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. Last Updated: 07/27/2016

'Boutique Doctors' Grant Lavish Care

BOCA RATON, Florida -- It was on the plane from Shanghai to Beijing last year that Dorothy Lipson of Delray Beach, Florida suddenly began to cough up blood: first in streaks, then in frightening, tissue-soaking spoonfuls.

But Lipson, who was in China visiting an expatriate daughter, was lucky on two counts. First, her daughter happens to run a corporation that builds gleaming Western-style hospitals in China. And second, Lipson's internist back home in Florida is Dr. Bernard Kaminetsky, one of a new breed of "concierge" or "boutique" doctors who, in exchange for a yearly cash retainer, lavish time, phone calls and attention on patients, using the latest in electronic communications to streamline their care.

Since its debut in 1996, concierge medicine has evoked criticism from many corners. Some ethicists say it is exacerbating the inequities in U.S. health care. Insurance regulators have raised concerns about fraud.

"Concierge care is like a new country club for the rich," U.S. Representative Pete Stark, a Democrat, said at a hearing in Congress last year.

"The danger is that if a large number of doctors choose to open up these types of practices, the health care system will become even more inequitable than it is today," he said.

But for Lipson, who pays $1,650 per year, the niceties enabled by concierge medicine can make all the difference. "I highly recommend it," she said. "It's well worth the money."

Kaminetsky was in daily touch with Lipson's doctors in Beijing. E-mail messages, X-ray reports and digitalized images flew back and forth. When Lipson returned home, Kaminetsky connected her with infectious disease experts for treatment of the unusual infection that was found.

Anyone searching the country for a group of patients who are perfectly happy with their medical care, need look no farther than Kaminetsky's waiting room in Boca Raton.

Not that the waiting room usually has anyone in it. One promise made to patients paying for concierge service is that waiting will not be a part of their health care experience. Patients are guaranteed that phone calls will be returned promptly and appointment times will be honored.

Kaminetsky's practice is affiliated with a corporation called MDVIP, which he helped found. It processes the retainer fees, oversees the office's electronic capabilities and runs quality control. Nationwide, about 250 medical practices and 100,000 patients have signed up with MDVIP and similar corporations, according to the professional society of concierge physicians, the Society for Innovative Medical Practice Design, founded in 2003.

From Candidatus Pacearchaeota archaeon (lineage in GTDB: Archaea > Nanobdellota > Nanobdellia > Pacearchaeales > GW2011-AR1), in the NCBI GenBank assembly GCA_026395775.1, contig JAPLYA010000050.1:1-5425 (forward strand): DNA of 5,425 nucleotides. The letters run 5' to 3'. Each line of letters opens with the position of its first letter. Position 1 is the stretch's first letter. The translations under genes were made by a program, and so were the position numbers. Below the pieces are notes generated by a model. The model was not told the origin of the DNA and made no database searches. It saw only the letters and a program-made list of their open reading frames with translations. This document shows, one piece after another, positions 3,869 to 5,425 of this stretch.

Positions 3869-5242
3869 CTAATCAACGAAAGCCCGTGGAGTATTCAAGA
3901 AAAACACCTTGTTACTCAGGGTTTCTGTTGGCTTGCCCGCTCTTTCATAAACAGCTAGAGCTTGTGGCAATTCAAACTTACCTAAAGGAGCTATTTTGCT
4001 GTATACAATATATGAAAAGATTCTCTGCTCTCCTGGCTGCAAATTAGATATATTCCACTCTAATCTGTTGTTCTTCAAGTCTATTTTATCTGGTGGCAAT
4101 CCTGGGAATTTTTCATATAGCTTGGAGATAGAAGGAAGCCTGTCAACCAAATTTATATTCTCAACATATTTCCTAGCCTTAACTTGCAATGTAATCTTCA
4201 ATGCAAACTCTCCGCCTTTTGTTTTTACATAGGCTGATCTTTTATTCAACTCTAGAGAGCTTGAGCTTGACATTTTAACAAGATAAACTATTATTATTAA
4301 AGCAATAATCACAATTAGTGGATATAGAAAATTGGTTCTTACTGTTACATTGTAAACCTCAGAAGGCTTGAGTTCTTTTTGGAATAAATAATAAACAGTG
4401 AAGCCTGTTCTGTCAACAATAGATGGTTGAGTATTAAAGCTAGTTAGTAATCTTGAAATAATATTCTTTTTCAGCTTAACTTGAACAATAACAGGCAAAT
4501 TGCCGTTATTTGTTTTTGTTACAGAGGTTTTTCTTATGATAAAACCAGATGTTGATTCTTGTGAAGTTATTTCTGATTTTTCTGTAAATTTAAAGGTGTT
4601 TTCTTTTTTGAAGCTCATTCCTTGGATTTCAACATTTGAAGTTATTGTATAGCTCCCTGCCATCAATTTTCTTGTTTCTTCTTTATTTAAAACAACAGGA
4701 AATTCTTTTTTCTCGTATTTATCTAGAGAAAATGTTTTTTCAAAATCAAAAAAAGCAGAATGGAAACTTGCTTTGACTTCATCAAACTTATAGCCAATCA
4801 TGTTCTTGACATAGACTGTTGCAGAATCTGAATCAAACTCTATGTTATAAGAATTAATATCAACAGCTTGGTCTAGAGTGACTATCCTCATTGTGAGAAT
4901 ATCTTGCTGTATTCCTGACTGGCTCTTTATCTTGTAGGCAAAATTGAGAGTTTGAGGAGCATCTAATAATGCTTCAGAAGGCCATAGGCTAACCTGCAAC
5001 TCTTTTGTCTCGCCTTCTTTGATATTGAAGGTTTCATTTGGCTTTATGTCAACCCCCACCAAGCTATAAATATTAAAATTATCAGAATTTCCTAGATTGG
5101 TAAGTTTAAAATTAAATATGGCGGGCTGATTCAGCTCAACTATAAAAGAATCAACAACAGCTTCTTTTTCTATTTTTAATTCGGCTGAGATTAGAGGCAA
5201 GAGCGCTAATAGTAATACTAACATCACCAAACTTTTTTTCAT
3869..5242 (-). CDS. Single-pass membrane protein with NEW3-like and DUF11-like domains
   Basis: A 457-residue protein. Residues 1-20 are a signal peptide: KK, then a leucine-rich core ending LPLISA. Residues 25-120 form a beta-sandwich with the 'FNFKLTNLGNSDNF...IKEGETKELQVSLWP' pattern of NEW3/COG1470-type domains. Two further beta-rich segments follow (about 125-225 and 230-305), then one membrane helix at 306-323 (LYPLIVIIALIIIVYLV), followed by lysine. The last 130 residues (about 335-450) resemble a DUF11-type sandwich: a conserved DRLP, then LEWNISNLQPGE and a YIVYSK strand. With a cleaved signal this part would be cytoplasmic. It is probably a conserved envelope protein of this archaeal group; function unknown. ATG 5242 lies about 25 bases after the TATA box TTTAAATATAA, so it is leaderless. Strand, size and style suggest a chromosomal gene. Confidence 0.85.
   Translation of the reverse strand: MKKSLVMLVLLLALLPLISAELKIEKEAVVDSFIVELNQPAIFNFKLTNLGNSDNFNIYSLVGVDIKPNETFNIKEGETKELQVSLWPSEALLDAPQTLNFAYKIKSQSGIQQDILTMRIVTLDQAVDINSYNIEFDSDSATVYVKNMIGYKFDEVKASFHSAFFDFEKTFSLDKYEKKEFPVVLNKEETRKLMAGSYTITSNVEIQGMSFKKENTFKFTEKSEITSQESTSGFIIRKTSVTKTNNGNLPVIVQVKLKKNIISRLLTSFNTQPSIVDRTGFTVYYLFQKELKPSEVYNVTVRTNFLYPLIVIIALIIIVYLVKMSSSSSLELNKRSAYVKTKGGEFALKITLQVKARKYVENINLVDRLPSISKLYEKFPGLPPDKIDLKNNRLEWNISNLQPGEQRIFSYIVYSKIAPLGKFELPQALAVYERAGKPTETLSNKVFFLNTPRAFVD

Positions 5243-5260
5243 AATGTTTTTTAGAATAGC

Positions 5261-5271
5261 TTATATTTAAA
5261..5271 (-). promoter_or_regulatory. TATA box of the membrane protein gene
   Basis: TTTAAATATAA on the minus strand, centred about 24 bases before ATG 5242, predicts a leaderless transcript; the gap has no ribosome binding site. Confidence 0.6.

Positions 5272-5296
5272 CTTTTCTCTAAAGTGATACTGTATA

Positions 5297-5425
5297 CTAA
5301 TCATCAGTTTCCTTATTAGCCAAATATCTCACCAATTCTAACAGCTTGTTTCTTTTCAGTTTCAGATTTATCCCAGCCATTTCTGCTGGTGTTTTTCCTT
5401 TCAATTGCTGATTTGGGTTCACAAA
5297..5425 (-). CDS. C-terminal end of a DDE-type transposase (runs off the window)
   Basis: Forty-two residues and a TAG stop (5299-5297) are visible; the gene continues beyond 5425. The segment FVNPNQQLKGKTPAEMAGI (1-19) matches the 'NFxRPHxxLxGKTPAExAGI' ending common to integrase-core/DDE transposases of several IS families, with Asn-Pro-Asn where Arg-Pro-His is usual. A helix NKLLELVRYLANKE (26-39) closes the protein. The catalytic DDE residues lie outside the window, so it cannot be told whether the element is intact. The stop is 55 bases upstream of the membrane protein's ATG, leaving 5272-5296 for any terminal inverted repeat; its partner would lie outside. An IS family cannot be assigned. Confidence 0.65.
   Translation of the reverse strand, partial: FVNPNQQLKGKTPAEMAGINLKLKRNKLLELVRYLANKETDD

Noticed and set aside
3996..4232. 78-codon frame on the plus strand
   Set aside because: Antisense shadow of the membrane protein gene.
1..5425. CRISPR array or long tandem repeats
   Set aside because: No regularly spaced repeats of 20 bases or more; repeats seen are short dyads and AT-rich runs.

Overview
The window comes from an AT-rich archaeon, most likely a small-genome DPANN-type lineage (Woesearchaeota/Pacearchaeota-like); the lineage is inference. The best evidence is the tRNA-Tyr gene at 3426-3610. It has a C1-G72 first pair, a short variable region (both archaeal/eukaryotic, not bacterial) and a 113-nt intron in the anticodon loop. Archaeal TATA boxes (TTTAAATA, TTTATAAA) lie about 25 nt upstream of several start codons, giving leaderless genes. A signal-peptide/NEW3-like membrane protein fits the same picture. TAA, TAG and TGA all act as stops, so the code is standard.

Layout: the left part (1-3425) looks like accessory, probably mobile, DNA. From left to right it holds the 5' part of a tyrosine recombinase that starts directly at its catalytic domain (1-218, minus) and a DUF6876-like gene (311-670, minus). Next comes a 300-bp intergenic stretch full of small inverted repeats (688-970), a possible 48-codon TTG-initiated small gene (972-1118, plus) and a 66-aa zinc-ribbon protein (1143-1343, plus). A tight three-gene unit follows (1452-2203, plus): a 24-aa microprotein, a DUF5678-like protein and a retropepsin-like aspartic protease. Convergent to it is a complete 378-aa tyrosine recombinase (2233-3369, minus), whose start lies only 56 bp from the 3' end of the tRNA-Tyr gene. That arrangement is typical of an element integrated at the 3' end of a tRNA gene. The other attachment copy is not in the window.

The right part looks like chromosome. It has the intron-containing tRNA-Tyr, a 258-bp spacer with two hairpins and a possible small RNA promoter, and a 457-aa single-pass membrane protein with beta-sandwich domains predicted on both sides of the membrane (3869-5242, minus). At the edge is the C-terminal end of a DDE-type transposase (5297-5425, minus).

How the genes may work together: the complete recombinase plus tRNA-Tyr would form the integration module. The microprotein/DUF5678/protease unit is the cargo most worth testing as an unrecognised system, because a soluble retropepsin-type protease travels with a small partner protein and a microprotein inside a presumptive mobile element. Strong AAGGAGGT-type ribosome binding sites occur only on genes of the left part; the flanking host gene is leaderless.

These doctors charge fees as high as $10,000 a year, depending on the services promised. The majority charge $1,500 to $2,000.

Before Kaminetsky became a concierge doctor five years ago he had 2,500 patients in his practice -- a standard number for most primary care internists. His list now numbers 600. Despite the drastic decrease in patient load, Kaminetsky's personal compensation and the salaries of his office staff members increased by about 60 percent.

The arithmetic behind this seeming contradiction results from the low per-visit reimbursement rates set by the U.S. government's Medicare health insurance program for primary care office practices. Medicare now pays an internist like Kaminetsky slightly over $50 for an average office visit. Thus, a regular internist might earn about $200 a year from Medicare for caring for the average older patient with high blood pressure or elevated cholesterol but no other major health problems.

Other medical insurers follow Medicare fees closely, which is why office-based primary care doctors who accept insurance say they must see dozens of patients a day just to break even.

A concierge doctor charging the $1,650 MDVIP fee, though, makes at least $1,150 per year per patient (MDVIP retains $500 for its services). This huge increase in per-patient reimbursement allows the patient loads to be kept low.

Primary care doctors also occasionally lower their patient loads by participating in only a few insurance plans, or, sometimes, in none at all.

Some concierge practices operate exclusively on a cash basis. Others --generally those with lower annual fees, like Kaminetsky's -- still participate in Medicare or other insurance plans.

Critics maintain that concierge services violate the spirit, if not the letter, of federal Medicare law, which aspires to regulate doctors' fees to a uniform standard and streamline access to medical care for the old and infirm.

After five senators wrote a letter of complaint to the Department of Health and Human Services in 2002, a formal examination was begun. Tommy Thompson, who headed the department at that time, concluded that as long as the retainer fee was clearly for services not covered by Medicare, collecting the fees did not violate the law.

Charges that concierge practices violate not financial ethics, but professional ethics, also abound.

"Philosophically, I think it's appalling," said David Barton Smith, professor of health services administration at Temple University in Philadelphia. "It's creating a two-class system of medicine."

Critics have accused doctors who make the transition to a concierge practice from a regular one of abandoning patients who cannot afford to join up.

Kaminetsky counters with his own story. A detail-oriented perfectionist, he had been tormented in his previous practice by the impossibility of meeting his own standards.

Now on his busiest days he sees perhaps half the number of patients he used to, spends twice as long with each one.

"I'm really helping a lot of people," Kaminetsky said. "I feel good about what I do. Does everybody deserve this kind of care? Yes, they do. And I don't purport to know the solution."